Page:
The fast and accurate analysis of genomes will be required as the basis for the upcoming personalised healthcare system, in which the genetic information of each patient will be included in their clinical record. Within the Computational Genomics Group at the BSC, the project leader has recently developed Smufin.
This programme identifies mutations in disease genomes, from which doctors will soon be able to determine the precise diagnosis and prescribe the specific prognosis and treatment protocols for each patient. The innovative underlying principle of Smufin makes possible to identify all types of genomic variations in a single execution and in ten hours (compared to other methods that currently exist, which take four to six days), making it the first realistic solution for a fast, reliable and soon routine analysis of genomes within a personalised medical context.
- To determine and solve potential bottlenecks in upcoming clinical protocols so specific treatments may be prescribed.
Problem to Solve
In the field of biomedicine, the identification of genomic alterations associated with disease has become one of the most important and limiting steps for the genetic-based classification and diagnosis of patients, as well as for the prescription of specific treatment protocols, which is the basis of the upcoming era of the personalised medicine.
Unfortunately, the process involved in current genome identification systems lasts four to seven days, and available solutions are complex and not accessible for the majority of the biomedical community. This results in a growing demand that is difficult to meet, even using some of the solutions available for genome analysis.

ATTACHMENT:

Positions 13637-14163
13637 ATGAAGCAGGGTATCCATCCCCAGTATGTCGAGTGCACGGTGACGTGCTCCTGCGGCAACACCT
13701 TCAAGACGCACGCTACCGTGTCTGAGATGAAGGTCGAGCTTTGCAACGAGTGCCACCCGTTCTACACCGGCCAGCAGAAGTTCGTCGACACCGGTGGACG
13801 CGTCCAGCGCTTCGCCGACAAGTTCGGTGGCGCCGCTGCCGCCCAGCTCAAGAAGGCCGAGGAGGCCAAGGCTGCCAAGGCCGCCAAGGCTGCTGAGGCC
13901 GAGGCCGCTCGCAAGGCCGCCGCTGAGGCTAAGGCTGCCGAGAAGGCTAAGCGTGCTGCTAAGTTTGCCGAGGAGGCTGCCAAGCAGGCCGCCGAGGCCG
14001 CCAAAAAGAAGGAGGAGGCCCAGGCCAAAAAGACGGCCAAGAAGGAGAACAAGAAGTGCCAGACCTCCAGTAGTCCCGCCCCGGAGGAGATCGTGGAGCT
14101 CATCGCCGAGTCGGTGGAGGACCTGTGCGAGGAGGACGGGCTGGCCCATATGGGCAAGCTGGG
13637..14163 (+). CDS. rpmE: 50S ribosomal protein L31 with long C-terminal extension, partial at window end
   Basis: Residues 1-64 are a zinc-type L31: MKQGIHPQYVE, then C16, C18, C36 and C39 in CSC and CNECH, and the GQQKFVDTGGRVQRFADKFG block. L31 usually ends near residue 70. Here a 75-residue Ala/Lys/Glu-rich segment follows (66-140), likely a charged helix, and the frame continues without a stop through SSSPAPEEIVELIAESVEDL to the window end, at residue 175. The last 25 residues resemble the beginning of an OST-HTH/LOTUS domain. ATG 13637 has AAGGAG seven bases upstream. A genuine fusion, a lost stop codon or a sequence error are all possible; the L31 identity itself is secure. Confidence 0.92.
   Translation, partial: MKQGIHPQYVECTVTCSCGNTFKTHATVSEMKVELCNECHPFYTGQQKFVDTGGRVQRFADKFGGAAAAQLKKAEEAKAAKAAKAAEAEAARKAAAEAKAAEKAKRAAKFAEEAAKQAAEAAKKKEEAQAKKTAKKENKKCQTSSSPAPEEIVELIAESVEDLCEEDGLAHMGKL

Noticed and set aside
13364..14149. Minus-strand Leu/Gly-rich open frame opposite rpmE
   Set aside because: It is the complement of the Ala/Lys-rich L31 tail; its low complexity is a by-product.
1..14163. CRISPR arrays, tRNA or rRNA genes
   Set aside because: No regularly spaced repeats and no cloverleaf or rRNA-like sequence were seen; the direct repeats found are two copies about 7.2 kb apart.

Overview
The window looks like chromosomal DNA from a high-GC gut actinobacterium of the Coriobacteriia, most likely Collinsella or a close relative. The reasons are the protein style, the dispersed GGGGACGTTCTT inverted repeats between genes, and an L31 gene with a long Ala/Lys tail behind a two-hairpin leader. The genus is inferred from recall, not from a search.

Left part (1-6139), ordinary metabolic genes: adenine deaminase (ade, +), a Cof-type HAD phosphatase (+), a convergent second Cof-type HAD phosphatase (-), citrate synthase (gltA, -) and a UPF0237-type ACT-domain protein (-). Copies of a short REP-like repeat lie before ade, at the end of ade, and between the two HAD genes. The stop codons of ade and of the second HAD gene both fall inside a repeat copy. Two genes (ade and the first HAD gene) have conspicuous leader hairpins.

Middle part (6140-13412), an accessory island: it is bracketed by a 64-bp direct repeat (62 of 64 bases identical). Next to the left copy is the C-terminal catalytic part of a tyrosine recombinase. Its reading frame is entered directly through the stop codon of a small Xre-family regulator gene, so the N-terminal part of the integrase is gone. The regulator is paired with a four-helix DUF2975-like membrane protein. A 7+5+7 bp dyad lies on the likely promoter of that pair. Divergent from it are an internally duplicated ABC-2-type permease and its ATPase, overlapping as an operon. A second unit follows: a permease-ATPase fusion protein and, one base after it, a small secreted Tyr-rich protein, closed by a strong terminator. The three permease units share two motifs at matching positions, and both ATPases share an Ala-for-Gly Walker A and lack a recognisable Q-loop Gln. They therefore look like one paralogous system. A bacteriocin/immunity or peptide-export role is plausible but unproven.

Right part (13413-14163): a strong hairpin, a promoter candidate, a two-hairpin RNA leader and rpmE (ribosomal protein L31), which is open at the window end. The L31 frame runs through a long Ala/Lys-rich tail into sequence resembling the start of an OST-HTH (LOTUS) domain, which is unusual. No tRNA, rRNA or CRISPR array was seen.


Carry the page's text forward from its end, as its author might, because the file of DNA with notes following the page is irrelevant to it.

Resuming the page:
The fast and accurate analysis of genomes will be required as the basis for the upcoming personalised healthcare system, in which the genetic information of each patient will be included in their clinical record. This would allow patients to be treated using therapies that adapt to their specific genetic background.
Smufin is a computer protocol designed for the identification of disease-causing mutations from disease genomes. This method is currently the only realistic solution for large scale and routine genomic analysis; first for research, but soon for public healthcare systems so increasingly efficient and personalised medicine may be implemented in modern societies.
Level of Innovation
The ideal use of genomic sequencing should involve the identification of all variants in order to correctly diagnose and select the best therapy. For clinical purposes, it is important to perform these computational processes in a short amount of time. However, a simple sequencing experiment typically takes days of analysis. As a result, the analysis of genomes for diagnostic and therapeutic purposes is still a major challenge, both in the design of efficient algorithms and at a computing performance level.
Smufin’s capabilities show significant improvements at various levels to overcome most of the past limitations associated with this process. These improvements range from the identification of previously undetected mutations, to the computing versatility and performance that are needed for an accurate and fast analysis of disease genomes.
Unlike other methodologies that currently exist, Smufin does not depend on the alignment of reads onto a reference genome. It makes possible to quickly and easily identify nearly all types of disease-causing mutations with high specificity in pathological genomes, including those that remain undetectable by other methods. All the limitations inherent to the use of the reference genome that apply to existing methods are overcome by Smufin.
Smufin has shown its ability to analyse hundreds of genomes within days and to generate results with a high clinical impact. All of this is proving that Smufin is ready to be commercialized as a service and that it is currently the most accurate, extensive and realistic option for the large-scale, integrated and routine analysis of disease genomes.